updated 6/5/2008 4:41:23 PM ET 2008-06-05T20:41:23

NASA encouraged Europe on Thursday to develop its own manned spaceship, which would give the world — and particularly the U.S. — another way of reaching the international space station.

Europe became "a full-fledged space power," the agency's administrator said, when flight controllers at a European Space Agency center guided an unmanned cargo ship to the international space station in April, successfully delivering food, water and clothes.

"It would be a small step" to develop that technology into "an independent European human spaceflight capability," NASA Administrator Michael Griffin said.

"We welcome the development of independent European capabilities in space to provide redundant systems in the event of failure of any one partner's capabilities," he told a gathering of European researchers and space executives at the French parliament.

The space station will rely on these unmanned spacecraft for supplies, tools and science experiments when NASA's space shuttles stop flying in 2010. The next-generation U.S. spacecraft, the Orion capsule, won't be ready for manned flight until 2015.

In the interim, NASA will have to pay hundreds of millions of dollars to Russia for a lift to the space station.

While Griffin has long asked the Europeans to join NASA's space exploration program, his latest comments mark a ratcheting up of that encouragement, said John Logsdon, director of space policy at George Washington University.

"Having more capability to get to orbit and having the second capability by an ally rather than the tense relationship with China or Russia would be a positive thing," Logsdon said.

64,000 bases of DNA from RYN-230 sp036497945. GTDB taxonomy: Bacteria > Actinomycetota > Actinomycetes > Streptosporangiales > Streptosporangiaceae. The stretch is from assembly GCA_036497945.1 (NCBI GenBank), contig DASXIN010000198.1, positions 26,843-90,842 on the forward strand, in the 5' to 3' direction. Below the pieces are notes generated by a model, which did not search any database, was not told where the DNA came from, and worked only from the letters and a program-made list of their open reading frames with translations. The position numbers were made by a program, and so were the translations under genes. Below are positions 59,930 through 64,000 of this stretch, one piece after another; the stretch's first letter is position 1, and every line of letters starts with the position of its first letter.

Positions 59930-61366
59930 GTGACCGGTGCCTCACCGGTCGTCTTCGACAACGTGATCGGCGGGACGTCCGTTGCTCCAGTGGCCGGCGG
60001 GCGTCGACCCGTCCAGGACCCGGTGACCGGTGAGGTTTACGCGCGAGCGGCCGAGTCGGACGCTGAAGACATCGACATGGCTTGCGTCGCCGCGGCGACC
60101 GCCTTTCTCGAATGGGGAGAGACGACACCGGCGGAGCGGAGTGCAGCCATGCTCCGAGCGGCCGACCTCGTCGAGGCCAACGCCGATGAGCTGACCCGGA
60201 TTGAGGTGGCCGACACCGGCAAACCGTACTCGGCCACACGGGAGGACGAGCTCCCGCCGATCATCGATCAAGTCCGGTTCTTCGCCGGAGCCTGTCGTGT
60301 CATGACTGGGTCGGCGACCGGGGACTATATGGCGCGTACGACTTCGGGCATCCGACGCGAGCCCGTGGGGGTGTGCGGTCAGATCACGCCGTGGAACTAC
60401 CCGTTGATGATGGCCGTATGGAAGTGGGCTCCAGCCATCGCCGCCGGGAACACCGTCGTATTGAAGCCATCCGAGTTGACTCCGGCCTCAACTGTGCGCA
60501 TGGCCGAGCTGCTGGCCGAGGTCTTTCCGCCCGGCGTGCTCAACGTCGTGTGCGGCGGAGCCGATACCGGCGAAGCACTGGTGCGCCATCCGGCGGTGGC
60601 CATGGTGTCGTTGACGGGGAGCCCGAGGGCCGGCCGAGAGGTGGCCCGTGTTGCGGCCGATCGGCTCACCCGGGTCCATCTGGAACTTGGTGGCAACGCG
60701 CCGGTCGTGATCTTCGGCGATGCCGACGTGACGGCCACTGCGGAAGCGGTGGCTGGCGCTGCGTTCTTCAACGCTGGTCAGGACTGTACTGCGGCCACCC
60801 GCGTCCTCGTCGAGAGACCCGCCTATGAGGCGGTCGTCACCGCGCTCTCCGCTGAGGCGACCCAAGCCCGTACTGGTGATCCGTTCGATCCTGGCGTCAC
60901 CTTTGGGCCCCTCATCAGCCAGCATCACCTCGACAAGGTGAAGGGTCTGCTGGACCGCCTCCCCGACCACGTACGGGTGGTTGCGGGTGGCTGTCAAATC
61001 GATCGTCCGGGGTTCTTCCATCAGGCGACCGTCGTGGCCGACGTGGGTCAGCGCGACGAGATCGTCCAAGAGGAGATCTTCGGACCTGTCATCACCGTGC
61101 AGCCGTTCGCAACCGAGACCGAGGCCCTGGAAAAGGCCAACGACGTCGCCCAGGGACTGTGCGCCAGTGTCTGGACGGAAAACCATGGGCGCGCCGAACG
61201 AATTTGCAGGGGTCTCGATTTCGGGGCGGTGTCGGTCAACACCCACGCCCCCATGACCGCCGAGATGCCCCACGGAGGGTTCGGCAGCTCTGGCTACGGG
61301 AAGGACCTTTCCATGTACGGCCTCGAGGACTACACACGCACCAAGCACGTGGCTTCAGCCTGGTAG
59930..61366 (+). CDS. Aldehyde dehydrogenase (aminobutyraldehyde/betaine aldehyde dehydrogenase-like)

Philippe Berterottiere, marketing director for Arianespace, whose rocket launched the unmanned cargo ship Jules Verne in April, told The Associated Press it would be "quite easy" to develop a manned capsule, with development costs of around $3-4.5 billion.

But Logsdon said it was highly unlikely that the Europeans would be able to get a human-rated ship to space "in time to be much of a help" for the 5-year gap without a U.S. ship.

Griffin told journalists he is "very concerned" about the upcoming period without a U.S. shuttle. He said the situation differs from the six-year gap between the last Apollo flight in 1975 and the first shuttle flight in 1981 because "the advanced nations of the world now have a substantial space asset" to maintain and protect: the international space station.

Slideshow: Month in Space: January 2014 Griffin, as he has in the past, also encouraged Europe to join the U.S. in its Mars exploration plans. French President Nicolas Sarkozy said in February he wants Europe to work with the United States on the project.

NASA has been working since 2005 on President Bush's plan to return to the moon by 2020 and then travel on to Mars, though public response has been tepid.

"Exploring the Moon, and eventually Mars, will be a challenging task, one that NASA has neither the resources nor the desire to do alone," Griffin said.

"I am personally committed to the idea that this enterprise should be international in scope."

French Prime Minister Francois Fillon, in a note to the space conference, said France will use its presidency of the European Union, starting next month, to move the European space project forward, but he was short on details.

The cost of such a mission could be a sticking point for European nations struggling to tame their budget deficits.

Yannick d'Escatha, head of the French space agency CNES, said the combined European budgets for space amount to around $9.24 billion a year. That compares with NASA's annual $17 billion budget.

Associated Press Science writer Seth Borenstein in Washington contributed to this report.

Copyright 2008 The Associated Press. All rights reserved. This material may not be published, broadcast, rewritten or redistributed.


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